At the first UN conference on women since President Joe Biden took office, pro-abortion groups gained no ground.

Countries who backed Trump’s pro-life diplomacy just a few weeks earlier thwarted the Biden administration and the European Union’s attempts to use provocative abortion-related terminology and expressly pro-abortion wording in the UN Commission on the Status of Women’s annual agreement.

The commission’s final agreement or”agreed conclusions,” just kept a single paragraph on “sexual and reproductive health and reproductive rights” and “sexual and reproductive health.”

“The pushback against women’s rights continues,” one European Union representative said.
“The pushback may stall us but it will not impede the overwhelming momentum from Beijing Programme of Action from our reaching generation equality,” he said as he mentioned the Generation Equality Forum, which will take place next week to support abortion and LGBT rights.

“This commission must do better than treading water,” said Courtney Nemeroff, the Acting U.S. Representative to the Economic and Social Council, lamenting the lack of success in the agreed conclusions.

During the negotiating process, Nemeroff complained of a lack of respect, accusing countries of derailing the multilateral talks. Conservative governments declined to authorize the United States and the European Union to enforce divisive sexual rights terminology that UN institutions would use to support abortion, LGBT rights, and children’s sexual autonomy.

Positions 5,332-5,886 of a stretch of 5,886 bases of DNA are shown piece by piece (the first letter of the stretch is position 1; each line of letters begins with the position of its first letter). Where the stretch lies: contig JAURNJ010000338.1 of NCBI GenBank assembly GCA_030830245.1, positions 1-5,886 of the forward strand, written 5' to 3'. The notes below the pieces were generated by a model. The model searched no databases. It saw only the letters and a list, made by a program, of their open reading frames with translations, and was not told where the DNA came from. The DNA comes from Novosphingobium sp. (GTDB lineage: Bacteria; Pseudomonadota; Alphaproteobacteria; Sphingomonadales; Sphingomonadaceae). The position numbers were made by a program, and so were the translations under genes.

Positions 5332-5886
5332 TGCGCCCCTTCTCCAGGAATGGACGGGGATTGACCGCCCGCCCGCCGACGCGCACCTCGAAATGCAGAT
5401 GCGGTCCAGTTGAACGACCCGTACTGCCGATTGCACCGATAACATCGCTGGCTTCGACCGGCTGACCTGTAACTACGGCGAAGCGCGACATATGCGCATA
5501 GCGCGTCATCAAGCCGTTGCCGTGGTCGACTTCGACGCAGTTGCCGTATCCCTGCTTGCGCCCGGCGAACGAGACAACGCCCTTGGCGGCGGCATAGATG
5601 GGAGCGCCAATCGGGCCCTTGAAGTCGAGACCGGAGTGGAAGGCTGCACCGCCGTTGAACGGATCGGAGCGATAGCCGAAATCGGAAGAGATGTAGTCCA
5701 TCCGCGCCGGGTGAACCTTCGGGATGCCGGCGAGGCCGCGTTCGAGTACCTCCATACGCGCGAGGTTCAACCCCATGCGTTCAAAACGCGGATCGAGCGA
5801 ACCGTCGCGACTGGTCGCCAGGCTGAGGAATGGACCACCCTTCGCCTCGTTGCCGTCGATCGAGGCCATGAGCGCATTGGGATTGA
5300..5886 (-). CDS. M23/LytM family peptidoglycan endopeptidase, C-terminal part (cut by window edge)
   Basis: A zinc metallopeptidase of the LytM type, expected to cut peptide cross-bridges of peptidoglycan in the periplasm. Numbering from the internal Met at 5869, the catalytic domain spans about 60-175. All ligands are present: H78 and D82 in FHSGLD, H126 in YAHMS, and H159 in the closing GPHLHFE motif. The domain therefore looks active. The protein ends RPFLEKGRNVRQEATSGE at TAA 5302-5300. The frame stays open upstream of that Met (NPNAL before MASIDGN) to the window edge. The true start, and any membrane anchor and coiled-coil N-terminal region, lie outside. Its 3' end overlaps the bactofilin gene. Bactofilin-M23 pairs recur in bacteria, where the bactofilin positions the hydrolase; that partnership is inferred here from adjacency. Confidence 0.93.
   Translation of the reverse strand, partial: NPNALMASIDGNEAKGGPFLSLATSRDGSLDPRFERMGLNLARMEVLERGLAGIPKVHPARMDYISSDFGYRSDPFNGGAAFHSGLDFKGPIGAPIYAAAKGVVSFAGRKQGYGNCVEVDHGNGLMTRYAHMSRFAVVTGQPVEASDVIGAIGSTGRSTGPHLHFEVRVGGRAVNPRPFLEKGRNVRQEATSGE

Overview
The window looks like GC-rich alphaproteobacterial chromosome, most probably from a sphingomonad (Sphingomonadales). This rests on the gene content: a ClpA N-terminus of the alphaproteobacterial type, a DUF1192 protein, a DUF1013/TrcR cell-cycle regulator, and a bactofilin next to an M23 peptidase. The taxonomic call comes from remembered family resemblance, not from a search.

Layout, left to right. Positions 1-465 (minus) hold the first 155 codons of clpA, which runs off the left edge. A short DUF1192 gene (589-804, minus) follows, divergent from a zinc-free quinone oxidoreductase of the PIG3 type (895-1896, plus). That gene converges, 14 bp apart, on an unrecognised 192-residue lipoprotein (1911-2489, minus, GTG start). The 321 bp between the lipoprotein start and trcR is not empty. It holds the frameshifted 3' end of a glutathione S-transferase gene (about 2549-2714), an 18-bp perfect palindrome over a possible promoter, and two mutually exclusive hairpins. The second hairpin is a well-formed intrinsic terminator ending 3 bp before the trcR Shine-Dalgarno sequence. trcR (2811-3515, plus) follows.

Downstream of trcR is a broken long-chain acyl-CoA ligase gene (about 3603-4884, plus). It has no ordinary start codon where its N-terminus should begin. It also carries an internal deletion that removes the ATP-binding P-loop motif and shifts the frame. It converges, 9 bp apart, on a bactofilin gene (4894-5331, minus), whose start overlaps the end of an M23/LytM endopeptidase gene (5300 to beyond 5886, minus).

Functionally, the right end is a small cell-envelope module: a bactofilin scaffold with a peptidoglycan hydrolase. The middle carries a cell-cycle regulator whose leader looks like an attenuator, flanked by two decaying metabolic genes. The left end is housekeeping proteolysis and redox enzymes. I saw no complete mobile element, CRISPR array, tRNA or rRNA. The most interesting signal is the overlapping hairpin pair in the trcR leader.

Brazil took a back seat to U.S. pro-life diplomacy activities during the Trump presidency; however, the Commission on the Status of Women demanded that any reference to “reproductive health” or “reproductive rights” be entitled to exclude abortion rights.

The Brazilian ambassador to the United Nations claimed after the agreement that Brazil does not accept the promotion of “abortion as a method of family planning.” Several pro-life nations have since issued declarations clarifying their national abortion policies.

Biden signed an executive order directing U.S. negotiators to support abortion at the United Nations just weeks after taking office. The order requires the U.S. government to support “sexual and reproductive health and rights,” a slogan invented by the multinational abortion movement to circumvent UN policy prohibiting a foreign right to abortion.

In recent weeks, U.S. negotiators vigorously promoted the latest term in the Commission’s talks. Still, they were unsuccessful, owing mainly to countries that collaborated with the Trump administration to create a policy to prevent an international right to abortion.

The Holy See’s doctrinal office released a clarification last week, just as the Commission was getting started, refusing the Church’s blessing of homosexual relations. At the United Nations, the Holy See is an observer. Although it should express its opinions, it does not have a vote in UN proceedings, despite its views having moral weight.


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